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The Sociology of Groups and the Economics of Incentives: Theory and Evidence on Compensation Systems

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  • William E. Encinosa III
  • Martin Gaynor
  • James B. Rebitzer

Abstract

This paper incorporates the sociological concept of group norms' into an economic analysis of pay systems. We use a behavioral microeconomic model and a unique survey of medical groups to examine the theoretical and empirical relationship between group norms and incentive pay. Our findings suggest that, at least for medical groups, norms are binding constraints in the choice of pay practices. While group norms matter, the patterns in the data suggest that they are not all that matters. Analysis of the preferences and activities of individual physicians indicate that factors highlighted by the economic theory of agency, notably income insurance and multi-task considerations, also shape pay policies. The conclusion we draw from these results is that the sociological concept of group norms augments rather than replaces more conventional economic analyses of pay practices.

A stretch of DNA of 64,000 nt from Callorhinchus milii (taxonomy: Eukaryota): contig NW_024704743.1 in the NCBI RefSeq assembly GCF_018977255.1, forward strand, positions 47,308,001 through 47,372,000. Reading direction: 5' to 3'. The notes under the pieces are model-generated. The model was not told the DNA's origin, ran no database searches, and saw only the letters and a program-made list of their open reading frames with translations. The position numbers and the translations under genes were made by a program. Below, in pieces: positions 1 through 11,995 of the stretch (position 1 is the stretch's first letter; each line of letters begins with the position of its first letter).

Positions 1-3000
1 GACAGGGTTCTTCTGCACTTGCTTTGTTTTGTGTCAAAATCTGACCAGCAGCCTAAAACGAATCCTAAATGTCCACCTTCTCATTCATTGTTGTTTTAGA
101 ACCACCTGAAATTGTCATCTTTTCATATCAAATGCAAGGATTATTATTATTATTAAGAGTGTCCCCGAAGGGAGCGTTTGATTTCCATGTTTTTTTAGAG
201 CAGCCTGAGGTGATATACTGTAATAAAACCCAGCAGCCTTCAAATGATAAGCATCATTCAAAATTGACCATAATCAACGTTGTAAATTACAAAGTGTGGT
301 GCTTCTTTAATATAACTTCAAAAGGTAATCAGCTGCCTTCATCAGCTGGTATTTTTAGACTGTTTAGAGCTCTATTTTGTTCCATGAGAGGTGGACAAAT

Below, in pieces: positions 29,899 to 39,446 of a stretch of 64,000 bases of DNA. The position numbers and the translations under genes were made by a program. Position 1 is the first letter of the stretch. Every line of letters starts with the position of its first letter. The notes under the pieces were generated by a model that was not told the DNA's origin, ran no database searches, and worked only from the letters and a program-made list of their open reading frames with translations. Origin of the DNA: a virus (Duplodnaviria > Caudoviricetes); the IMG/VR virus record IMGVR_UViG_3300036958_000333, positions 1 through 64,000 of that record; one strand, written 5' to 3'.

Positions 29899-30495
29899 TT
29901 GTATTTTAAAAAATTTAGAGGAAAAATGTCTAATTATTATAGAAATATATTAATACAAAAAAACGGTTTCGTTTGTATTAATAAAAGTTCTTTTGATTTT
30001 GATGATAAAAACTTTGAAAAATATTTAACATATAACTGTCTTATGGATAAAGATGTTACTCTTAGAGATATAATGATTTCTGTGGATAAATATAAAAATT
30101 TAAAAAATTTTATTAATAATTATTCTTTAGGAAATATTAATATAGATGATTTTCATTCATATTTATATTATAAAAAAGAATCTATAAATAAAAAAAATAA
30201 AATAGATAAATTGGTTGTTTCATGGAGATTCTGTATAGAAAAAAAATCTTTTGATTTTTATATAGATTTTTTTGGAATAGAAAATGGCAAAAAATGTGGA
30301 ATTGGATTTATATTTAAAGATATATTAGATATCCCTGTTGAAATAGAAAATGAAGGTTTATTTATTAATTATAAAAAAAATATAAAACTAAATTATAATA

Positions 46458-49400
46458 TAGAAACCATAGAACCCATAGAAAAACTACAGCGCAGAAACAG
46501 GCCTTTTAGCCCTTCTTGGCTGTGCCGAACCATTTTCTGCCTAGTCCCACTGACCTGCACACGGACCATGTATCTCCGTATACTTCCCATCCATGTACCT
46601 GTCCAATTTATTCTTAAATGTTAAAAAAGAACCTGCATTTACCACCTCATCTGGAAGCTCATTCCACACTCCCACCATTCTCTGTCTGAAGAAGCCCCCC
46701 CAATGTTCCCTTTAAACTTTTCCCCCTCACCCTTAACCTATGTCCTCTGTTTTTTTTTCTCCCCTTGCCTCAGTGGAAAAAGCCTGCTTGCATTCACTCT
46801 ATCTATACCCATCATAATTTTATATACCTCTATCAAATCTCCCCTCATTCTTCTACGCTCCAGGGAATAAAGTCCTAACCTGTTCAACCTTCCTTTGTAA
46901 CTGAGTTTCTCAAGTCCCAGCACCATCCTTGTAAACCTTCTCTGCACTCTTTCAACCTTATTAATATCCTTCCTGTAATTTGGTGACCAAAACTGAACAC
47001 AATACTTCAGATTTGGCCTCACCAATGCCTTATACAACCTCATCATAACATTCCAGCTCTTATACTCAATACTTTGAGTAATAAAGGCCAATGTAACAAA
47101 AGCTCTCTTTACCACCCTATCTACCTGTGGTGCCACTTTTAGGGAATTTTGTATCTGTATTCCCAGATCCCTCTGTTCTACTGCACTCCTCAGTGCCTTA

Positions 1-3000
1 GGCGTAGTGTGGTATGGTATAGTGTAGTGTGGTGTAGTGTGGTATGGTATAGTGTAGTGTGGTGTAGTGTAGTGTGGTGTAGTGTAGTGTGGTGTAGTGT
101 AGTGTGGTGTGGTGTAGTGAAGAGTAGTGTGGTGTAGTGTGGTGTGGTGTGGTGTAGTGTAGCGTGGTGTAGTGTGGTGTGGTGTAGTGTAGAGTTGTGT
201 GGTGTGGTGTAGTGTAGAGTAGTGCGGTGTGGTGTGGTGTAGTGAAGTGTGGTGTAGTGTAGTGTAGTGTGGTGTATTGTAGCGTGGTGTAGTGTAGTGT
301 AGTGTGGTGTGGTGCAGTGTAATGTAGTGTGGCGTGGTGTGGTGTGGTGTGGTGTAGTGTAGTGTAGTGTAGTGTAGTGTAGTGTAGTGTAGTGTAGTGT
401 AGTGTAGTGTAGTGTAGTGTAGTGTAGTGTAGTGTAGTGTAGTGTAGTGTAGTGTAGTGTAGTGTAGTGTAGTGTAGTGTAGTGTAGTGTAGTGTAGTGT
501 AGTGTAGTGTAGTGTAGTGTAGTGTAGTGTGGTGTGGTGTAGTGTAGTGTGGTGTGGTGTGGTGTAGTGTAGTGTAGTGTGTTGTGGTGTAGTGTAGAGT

Suggested Citation

  • William E. Encinosa III & Martin Gaynor & James B. Rebitzer, 1997. "The Sociology of Groups and the Economics of Incentives: Theory and Evidence on Compensation Systems," NBER Working Papers 5953, National Bureau of Economic Research, Inc.
  • Handle: RePEc:nbr:nberwo:5953
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    JEL classification:

    • I1 - Health, Education, and Welfare - - Health
    • D23 - Microeconomics - - Production and Organizations - - - Organizational Behavior; Transaction Costs; Property Rights

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